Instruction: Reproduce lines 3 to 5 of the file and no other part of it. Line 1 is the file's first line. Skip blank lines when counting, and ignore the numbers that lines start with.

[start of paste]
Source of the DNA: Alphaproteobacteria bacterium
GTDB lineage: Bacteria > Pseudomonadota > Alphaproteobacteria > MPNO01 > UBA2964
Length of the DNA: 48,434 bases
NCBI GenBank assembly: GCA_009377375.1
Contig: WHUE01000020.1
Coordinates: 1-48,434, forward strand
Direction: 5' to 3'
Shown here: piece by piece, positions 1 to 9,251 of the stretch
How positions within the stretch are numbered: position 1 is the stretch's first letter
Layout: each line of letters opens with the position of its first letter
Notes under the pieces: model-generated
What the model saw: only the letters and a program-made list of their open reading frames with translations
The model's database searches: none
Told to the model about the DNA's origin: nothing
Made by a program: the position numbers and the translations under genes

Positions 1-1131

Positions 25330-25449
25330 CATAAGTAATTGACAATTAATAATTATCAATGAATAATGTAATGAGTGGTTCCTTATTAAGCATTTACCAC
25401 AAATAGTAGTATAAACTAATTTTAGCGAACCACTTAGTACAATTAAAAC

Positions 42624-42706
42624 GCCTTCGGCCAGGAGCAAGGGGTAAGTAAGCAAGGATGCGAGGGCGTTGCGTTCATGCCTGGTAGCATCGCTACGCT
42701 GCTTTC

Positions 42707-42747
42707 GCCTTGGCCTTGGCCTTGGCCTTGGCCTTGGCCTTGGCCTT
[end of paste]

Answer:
Length of the DNA: 48,434 bases
NCBI GenBank assembly: GCA_009377375.1
Contig: WHUE01000020.1